Tuesday, January 16, 2007

AsiaTravelMarket - Even in comparative shopping brand is important

Announcement today in Travelmole of the site AsiaTravelMarket coming out of stealth mode. They provide inbound to Asia comparative shopping services ex-UK. I don't like the front page as it provides too many options. Travel sites work best with a booking engine/widget on the home page as this provides an obvious first action for a customer, minimizing confusion and lost traffic. However I had a play with a search for Heathrow to Bangkok - the engine was fast and the results looked good.

They will need two things to compete with with more established comparative shopping players (Sidestep, Kayak and to a lesser extent Bezurk in Asia).

First they need some more content deals. The search I conducted did not have results from either Travelocity (or lastminute) or Expedia. Online shoppers that are experienced enough to use a comparative shopping engine will know to check one of both of those players. If you do not have them in an ex-UK devoted comparative shopping play then customers are less likely to trust the results.

Secondly they need a new name. AsiaTravelMarket sounds like a good idea as it is a clean description of what they do. But there already exists an Asiatravel.com and an AsiaTravelMart.com. Each has their problems and issues but each has been around since the beginning (ie the first boom). Additionally AsiaTravelTips have been around for a long time providing industry information (well press release delivery at least) and hotel booking capability. Even though comparative shopping engines feed off the content and to an extent brand of other players they need to build their own brand as well. AsiaTravelMarket will struggle to secure brand recognition when a Google search for "asiatravel" is guaranteed to favour these older players. I know it is a tough recommendation to receive when you have just come out of stealth but maybe this is also the best time. Reminds me - I must secure the domain names AsiaTravelMarketStore.com, AsiaTravelMarketStoreShopper.com and AsiaTravelMarketStoreShopperSite.com before anyone else does....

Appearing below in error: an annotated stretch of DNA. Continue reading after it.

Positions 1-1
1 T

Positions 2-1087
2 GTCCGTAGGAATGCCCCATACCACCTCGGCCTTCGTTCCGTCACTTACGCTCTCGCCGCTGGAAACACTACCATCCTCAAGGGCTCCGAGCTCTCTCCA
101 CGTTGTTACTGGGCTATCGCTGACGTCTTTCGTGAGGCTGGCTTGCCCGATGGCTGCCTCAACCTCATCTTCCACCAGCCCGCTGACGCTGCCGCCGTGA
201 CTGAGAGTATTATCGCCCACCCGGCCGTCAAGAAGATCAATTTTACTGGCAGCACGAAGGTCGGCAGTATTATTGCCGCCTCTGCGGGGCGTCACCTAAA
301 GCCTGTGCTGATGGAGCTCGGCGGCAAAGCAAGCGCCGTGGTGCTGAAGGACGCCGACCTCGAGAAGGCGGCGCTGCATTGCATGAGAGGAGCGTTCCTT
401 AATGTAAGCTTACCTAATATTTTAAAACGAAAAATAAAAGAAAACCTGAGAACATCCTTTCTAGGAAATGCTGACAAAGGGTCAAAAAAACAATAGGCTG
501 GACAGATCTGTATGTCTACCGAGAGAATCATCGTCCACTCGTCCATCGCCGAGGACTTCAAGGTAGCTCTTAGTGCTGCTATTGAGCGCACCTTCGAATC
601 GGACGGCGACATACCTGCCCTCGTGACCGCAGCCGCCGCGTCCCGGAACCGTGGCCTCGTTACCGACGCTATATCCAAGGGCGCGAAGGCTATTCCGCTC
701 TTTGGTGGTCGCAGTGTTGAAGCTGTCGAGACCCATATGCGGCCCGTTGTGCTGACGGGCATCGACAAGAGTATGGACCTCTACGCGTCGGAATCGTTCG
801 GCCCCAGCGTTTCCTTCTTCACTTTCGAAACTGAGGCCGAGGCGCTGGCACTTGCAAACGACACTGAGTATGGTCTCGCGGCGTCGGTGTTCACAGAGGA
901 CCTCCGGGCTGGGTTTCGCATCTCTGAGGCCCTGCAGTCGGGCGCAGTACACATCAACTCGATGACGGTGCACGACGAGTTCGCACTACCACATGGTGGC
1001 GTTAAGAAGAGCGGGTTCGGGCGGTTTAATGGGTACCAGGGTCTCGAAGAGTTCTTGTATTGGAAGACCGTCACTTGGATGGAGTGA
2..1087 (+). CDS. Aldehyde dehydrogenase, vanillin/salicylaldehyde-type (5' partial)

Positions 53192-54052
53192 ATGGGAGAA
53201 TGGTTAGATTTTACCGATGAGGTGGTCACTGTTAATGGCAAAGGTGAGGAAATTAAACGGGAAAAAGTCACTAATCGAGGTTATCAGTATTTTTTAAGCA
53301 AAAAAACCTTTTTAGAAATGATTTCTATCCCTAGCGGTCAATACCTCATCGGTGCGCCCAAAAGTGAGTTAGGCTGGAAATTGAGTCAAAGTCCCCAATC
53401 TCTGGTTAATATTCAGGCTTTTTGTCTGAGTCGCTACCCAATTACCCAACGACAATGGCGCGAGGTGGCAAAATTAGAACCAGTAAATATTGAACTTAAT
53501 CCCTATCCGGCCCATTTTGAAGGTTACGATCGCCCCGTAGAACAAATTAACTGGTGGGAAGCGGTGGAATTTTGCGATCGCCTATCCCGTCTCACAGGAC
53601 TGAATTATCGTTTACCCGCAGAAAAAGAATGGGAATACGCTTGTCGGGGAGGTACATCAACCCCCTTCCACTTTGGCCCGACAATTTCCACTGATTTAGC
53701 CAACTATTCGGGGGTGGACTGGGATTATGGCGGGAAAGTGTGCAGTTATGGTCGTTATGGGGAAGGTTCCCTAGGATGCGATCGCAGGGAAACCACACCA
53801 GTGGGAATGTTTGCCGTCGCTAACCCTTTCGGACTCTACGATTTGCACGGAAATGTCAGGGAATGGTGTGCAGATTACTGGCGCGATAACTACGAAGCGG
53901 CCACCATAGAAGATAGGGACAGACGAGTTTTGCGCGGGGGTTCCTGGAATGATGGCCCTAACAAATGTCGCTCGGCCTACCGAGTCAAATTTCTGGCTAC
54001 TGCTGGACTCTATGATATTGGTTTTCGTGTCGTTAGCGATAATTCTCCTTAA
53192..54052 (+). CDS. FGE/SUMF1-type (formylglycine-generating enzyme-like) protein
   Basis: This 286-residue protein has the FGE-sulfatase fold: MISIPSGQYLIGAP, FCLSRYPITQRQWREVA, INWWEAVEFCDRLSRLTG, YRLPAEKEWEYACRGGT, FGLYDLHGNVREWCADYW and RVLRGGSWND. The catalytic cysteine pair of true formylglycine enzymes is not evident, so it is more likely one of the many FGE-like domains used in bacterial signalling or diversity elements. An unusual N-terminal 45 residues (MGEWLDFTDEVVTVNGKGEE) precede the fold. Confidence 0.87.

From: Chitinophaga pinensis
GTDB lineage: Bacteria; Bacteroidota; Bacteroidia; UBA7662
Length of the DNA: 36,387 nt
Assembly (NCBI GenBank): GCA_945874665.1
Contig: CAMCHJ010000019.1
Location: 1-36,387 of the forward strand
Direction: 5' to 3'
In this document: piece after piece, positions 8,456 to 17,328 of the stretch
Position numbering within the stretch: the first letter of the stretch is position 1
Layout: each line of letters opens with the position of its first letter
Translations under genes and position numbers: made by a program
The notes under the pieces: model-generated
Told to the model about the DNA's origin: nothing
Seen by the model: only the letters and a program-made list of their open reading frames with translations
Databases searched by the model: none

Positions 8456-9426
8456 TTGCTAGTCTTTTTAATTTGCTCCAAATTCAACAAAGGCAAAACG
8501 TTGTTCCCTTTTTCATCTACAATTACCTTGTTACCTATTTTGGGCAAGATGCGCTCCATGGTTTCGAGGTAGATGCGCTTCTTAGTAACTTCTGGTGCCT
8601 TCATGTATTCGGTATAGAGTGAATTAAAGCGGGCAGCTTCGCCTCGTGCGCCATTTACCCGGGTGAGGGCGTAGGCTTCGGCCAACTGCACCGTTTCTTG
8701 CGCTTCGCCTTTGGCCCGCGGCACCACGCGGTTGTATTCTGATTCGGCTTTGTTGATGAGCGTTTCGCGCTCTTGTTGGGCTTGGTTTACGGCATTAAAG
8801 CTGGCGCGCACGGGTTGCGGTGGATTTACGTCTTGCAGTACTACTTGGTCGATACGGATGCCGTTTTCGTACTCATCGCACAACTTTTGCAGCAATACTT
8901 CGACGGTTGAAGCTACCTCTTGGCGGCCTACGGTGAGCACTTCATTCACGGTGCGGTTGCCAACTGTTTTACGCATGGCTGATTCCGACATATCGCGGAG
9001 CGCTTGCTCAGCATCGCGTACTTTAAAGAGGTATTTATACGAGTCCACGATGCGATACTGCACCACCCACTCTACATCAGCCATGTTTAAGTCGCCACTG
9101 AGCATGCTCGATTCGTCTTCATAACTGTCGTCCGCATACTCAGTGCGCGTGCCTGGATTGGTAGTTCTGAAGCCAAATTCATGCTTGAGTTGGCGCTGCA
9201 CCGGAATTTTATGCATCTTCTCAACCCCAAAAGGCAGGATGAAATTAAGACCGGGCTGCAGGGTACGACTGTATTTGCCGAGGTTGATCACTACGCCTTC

Anonymous said...

Hi Tim,

I had the pleasure of meeting the founder of Global Travel Market (parent name for AsiaTravelMarket) over lunch late last, they have taken a very different approach to meta search - they are focusing on destinations with www.australiatravelmarket.com and more to come. They are focused on rich destination content and are working closely with destination organisations like Australia Tourist Commission.

They have a good small team who come from both retail travel and ATC (so strong experience in destination marketing)

The founder can also drink a beer – so he gets my vote and support

By the way Tim, you have mis spelt “two” as “too” in your post

Travolution Blogger said...

they also have an interesting partnership with Lonely Planet.

Anonymous said...


I welcome your feedback on the launch of the new destination based travel search engine www,asiatravelmarket.com(ATM).

Global Travel Market (GTM) has taken a very different approach to the meta search space. We had no intention to compete directly with the larger more established brands that you refer to.